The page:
William Shakespeare’s play ‘Twelfth Night‘, was written specifically for the festivities and was first performed in 1602. The play, in line with the Twelfth Night traditions of reversed roles and disguises, has a woman Viola, dressing a up a man, and a servant, Malvolio imagining that he can become a nobleman.
The festivities came to be associated with certain types of food and drink.

There was the ‘Twelfth Night Cake’, a rich and filling fruit cake which traditionally contained a bean. If you got the bean you were the King and Queen of the bean and could tell everyone else present what to do. But there were other, less desirable items in the cake as well. If you got a clove, you were a villain. If you got a twig, you were a fool. And if you got a rag, you were a ‘tarty’ woman. Nobody seems to know what a man who got a rag was called.

A hot, spiced punch called ‘wassail’, which was served in huge silver or gold bowls, was associated with Twelfth Night since the 1400s. It derived its name from the Old English toast ‘Waes hale’ meaning ‘be thou hale’- that is, be healthy. A related drink called ‘Lambs Wool’ . made of cider or ale, sugar, spices and roasted apples was used by farmers in England and Ireland to ‘wassail’ their apple trees on Twelfth Night, hoping to ensure a good harvest for the next year.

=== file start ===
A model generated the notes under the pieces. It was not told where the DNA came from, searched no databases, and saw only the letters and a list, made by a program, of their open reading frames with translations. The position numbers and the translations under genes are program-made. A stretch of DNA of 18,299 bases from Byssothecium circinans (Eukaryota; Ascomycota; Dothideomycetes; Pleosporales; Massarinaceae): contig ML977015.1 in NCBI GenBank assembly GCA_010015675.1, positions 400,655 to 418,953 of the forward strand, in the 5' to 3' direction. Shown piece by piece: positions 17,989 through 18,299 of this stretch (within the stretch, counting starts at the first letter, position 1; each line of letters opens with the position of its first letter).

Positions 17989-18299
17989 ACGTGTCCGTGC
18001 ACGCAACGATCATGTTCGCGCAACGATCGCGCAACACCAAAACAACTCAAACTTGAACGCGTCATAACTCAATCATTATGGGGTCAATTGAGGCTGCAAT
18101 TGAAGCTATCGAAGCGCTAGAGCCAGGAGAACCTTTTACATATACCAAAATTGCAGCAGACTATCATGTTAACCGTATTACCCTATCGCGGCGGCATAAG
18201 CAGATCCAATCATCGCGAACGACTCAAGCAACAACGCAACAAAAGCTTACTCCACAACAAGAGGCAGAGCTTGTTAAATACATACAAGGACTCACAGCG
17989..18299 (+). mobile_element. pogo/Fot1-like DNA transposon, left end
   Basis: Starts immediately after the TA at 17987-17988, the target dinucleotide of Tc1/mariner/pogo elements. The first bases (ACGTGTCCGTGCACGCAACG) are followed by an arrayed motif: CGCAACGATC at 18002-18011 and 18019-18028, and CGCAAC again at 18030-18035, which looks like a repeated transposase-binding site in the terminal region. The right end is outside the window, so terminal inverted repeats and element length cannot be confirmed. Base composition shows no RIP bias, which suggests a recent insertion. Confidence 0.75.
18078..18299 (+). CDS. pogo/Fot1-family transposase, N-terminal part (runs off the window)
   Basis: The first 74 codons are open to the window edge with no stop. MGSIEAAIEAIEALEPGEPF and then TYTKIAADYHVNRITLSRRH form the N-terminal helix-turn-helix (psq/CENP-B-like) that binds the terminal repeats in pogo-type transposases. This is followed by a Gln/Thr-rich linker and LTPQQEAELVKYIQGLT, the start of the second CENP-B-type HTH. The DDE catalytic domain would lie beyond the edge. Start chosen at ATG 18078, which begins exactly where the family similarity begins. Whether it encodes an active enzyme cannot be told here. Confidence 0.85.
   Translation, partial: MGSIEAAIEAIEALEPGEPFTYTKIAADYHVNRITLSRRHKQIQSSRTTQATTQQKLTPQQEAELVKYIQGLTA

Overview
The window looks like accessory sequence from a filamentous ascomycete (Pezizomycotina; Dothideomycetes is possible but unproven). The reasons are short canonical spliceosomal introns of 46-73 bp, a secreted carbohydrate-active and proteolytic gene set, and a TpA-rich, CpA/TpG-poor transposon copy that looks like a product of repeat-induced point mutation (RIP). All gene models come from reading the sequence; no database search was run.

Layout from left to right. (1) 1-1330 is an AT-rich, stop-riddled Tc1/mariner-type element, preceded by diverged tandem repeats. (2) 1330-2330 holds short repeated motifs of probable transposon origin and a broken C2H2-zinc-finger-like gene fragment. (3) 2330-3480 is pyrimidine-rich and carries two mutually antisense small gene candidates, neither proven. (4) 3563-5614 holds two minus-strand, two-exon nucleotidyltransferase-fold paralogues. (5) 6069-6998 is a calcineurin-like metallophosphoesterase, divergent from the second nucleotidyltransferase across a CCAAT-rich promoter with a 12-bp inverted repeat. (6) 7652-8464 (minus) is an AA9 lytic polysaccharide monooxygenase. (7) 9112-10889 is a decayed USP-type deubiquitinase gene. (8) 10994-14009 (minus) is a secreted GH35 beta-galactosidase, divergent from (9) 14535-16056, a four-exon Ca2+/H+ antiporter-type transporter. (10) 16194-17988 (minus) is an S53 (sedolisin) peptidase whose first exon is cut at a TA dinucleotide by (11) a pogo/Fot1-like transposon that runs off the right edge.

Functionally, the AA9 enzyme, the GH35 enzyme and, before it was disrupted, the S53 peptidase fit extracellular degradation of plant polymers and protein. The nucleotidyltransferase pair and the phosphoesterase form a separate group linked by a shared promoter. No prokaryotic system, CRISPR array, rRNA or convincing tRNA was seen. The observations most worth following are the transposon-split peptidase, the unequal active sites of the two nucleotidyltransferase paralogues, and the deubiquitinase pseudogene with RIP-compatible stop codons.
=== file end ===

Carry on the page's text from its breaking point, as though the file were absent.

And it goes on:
Another custom involved the Holy Thorn of Glastonbury. Pilgrims went to Glastonbury Abbey to see the ‘miraculous’ thorn tree that flowered at midnight. Legend has it that when Joseph of Arimathea reached there in AD63 with the Holy Grail, the staff he thrust into the ground miraculously blossomed.

Taking down Christmas decorations was, by contrast, not a Twelfth Night custom until comparatively recently. Before the days of Queen Victoria, people in England kept their homes decorated with holly, mistletoe and yew up until Candlemas on 2nd February, the Christian festival which falls exactly 40 days after the birth of Jesus. The tradition of taking down decorations on 5th/6th January- and of it being bad luck to take them down either earlier, or later, appears to have originated in colonial America. There, a Christmas wreath was always left up on the front door of each home, and would be taken down at the end of the Twelve Days of Christmas, so that any edible portions would be consumed with the other foods of the Twelfth Night feast.

Now it seems that we are in such a rush to forget all about Christmas that many of us have taken down our decorations well before Twelfth Night. Not only that, but we’re missing out on a celebration which our ancestors regarded as the best party night of the year.

* If you do want to celebrate Twelfth Night in traditional fashion, head for Bankside, outside the Globe Theatre, on the south side of the River Thames in London, at 2.45pm tomorrow afternoon. (Saturday, 6th January). A group of actors called The Lions Part celebrate Twelfth Night with what they describe as ‘a fun combination of old and new seasonal traditions‘. To herald the celebration, the extraordinary Holly Man, the Winter guise of the Green Man from pagan myths and folklore, and decked in fantastic green garb and evergreen foliage, appears from the River Thames. Further details on 020 8452 3866.